Night - Chapter 4

May 6, 2015
Image for issue at Youth Voices

Bundesarchiv, Bild 183-1983-0825-303 / CC-BY-SA [CC BY-SA 3.0 de], via Wikimedia Commons

Will you: 

Read and annotate the fourth chapter of Night by Elie Wiesel. Listen to and read the words at the same time. Pause frequently to annotate the text. You can also record your reading of this chapter on VoiceThread. Then write your response to the fourth chapter, using one or two of the three questions in this mission. Next, get engaged in a conversation about this part of Night by commenting on another student's discussion post about chapter four. Also, be sure to reply to anybody's comment on your own discussion post. In between all of that, play the Quizlet games to review your comprehension of the text. Finally, do more research on the Holocaust, and add your findings to another comment or reply on another discussion post about Chapter 4.

Also see: Night - Chapter 1 | Night - Chapters 2 and 3 | Night - Chapters 5

Step One of Six: Read and Annotate While Listening to Chapter 4 of Night.

How to annotate on the text embedded below (while listening and pausing):
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    Make notes on words

  • identify keywords and say why they are important
  • guess at, then find definitions for words you don't know
  • point to words that this author uses frequently, and explain why s/he does this

    Make notes on a paragraph or more—up to a whole page

  • a section you think is particularly memorable, and explain why
  • dialogue that shows something significant about the characters
  • something that confuses you. Say what you do understand, then explain what's still not clear.

    Make notes on the writer's craft

  • choose a specific example, and identify the literary technique used.
  • select a sentence or two, and explain how these capture the main themes of this text.
  • point out a sentence that stands out to you—for whatever reason—and explain why.

Step Two of Six: Read an Important Passage from Chapter Four Aloud

Choose an important section of Night - Chapter 4, and read it aloud. Record yourself reading these pages on this VoiceThread. (You will need to log in. You can register if you don't have an account, or ask your teacher.) You should practice first. Also listen to the other recordings on each page.

Step Three of Six: Use Literature Guides to answer one or two of these questions from the "Hill and Wang Teacher's Guide"

Use a Google Doc to compose, share and get comments from peers, revise, proofread, and edit an essay that follows one of the suggested guide. Then post your literary essay as a discussion on Youth Voices.

1. On p. 65, Eliezer witnesses one of the several public hangings he sees in Buna. “For God’s sake, where is God?” asks a prisoner who also sees the hanging. “Where He is?” answers Eliezer, though talking only to himself. “This is where—hanging here from this gallows . . .” What does he mean by this? How could God have been hanged? How have Eliezer’s thoughts and feelings changed since he identified with Job while in Auschwitz (see question 4 in Night - Chapters 2 and 3)? Discuss the relationship that Wiesel has with God throughout Night. Use either "Tracking the Themes / Seguimiento de los Temas or Questioning and Speculating to begin talking about this theme in Night. Or use Character Archetypes to describe the character of Eliezer and why he no longer feels connected to Job.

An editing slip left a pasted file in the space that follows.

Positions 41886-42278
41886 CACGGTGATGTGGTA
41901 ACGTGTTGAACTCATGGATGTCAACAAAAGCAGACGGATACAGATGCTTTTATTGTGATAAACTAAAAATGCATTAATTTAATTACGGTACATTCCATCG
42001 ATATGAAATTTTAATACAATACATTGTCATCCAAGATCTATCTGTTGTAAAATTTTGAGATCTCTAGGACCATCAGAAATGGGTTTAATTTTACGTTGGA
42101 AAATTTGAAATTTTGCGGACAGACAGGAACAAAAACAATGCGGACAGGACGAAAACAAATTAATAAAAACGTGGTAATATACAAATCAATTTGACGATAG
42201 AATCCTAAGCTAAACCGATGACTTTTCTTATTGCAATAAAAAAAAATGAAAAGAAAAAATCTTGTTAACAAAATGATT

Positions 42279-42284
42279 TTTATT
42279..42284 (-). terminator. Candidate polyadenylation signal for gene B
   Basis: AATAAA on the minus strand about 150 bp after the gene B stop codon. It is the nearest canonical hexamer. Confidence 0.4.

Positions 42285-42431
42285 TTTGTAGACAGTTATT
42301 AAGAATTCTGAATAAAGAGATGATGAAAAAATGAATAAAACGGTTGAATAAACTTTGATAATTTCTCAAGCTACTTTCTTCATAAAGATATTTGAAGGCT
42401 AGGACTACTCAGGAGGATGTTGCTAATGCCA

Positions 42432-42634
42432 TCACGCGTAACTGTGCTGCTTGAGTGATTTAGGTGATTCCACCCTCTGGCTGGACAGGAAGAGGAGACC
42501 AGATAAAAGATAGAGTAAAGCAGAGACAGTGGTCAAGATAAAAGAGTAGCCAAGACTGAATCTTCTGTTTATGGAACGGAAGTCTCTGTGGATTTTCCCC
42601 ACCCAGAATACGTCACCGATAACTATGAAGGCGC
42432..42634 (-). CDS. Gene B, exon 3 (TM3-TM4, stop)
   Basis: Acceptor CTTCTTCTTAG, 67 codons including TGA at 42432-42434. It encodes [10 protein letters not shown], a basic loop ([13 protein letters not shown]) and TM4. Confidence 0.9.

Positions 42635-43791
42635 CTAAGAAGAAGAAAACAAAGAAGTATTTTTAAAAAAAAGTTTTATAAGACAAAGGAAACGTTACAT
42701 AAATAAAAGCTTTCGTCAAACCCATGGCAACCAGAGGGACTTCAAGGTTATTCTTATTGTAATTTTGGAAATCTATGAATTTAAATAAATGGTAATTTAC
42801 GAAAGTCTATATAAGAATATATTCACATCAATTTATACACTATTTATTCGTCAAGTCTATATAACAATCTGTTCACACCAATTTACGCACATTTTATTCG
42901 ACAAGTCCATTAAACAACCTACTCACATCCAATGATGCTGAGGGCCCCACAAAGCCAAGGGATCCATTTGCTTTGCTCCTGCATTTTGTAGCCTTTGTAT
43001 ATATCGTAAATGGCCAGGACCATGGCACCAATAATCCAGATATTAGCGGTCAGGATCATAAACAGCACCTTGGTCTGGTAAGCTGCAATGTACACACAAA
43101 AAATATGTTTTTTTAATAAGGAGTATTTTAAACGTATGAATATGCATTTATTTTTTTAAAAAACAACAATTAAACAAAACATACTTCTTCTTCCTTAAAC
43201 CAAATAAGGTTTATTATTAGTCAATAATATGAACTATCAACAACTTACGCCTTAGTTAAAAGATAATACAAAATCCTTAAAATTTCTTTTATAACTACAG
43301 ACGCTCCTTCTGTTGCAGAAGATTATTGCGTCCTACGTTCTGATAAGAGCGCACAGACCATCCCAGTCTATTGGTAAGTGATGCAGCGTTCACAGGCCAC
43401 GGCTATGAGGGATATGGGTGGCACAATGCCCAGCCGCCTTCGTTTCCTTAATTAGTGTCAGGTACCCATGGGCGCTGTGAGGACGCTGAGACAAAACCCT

2. One of the people Eliezer encounters more than once in the narrative is Akiba Drumer (Ch. 3, p. 45 & Ch. 4, p. 51) . Where and when does Eliezer cross paths with this individual? Describe Akiba's personality. What are his outstanding traits? Describe the relationships that Eliezer has with Akiba. How does his death affect Eliezer? What does Akiba mean to him? Use either Tracking the Characters or Character Traits and Relationships.

3. As the story progresses, we witness scenes in which the Jews have been reduced to acting—and even treating their fellow prisoners—like rabid animals. During an air raid over Buna (see p. 59), a starved man risks being shot by crawling out to a cauldron of soup that stands in the middle of the camp, only to thrust his face into the boiling liquid once he has arrived there safely. Where else do we see examples of human beings committing such insane acts? What leads people to such horrific behavior? Is it fair to say that such beastliness in the death camps is inevitable? Do Eliezer and his father fall prey to such tragedies? Use either, World Connections" or Tracking the Themes / Seguimiento de los Temas or Questioning and Speculating to begin answering these questions and making connections to the events in Night.

Step Four of Six: Play games with these flashcards.

Step Five of Six: Have conversations by posting comments and replies.

Comment on other students' "Night - Chapter 4" discussion posts (literary essays) using the Commenting Guides: Agree/Disagree Response or General Discussion Response.

Step Six of Six: Do some research about the Holocaust, making notes. Then post new comments and replies on discussions about "Night Chapter 4."

While reading and looking at the documents from each of the "Stories of the Holocaust," pause frequently and write in Docs about what you are seeing and understanding. Use either Adding a quotation... or Quoting a speech... or Dialectical Notes. Use these notes to add new comments on other students' "Night - Chapter 4" discussion posts (literary essays) using the Commenting Guide: Quoting a Source in a Comment.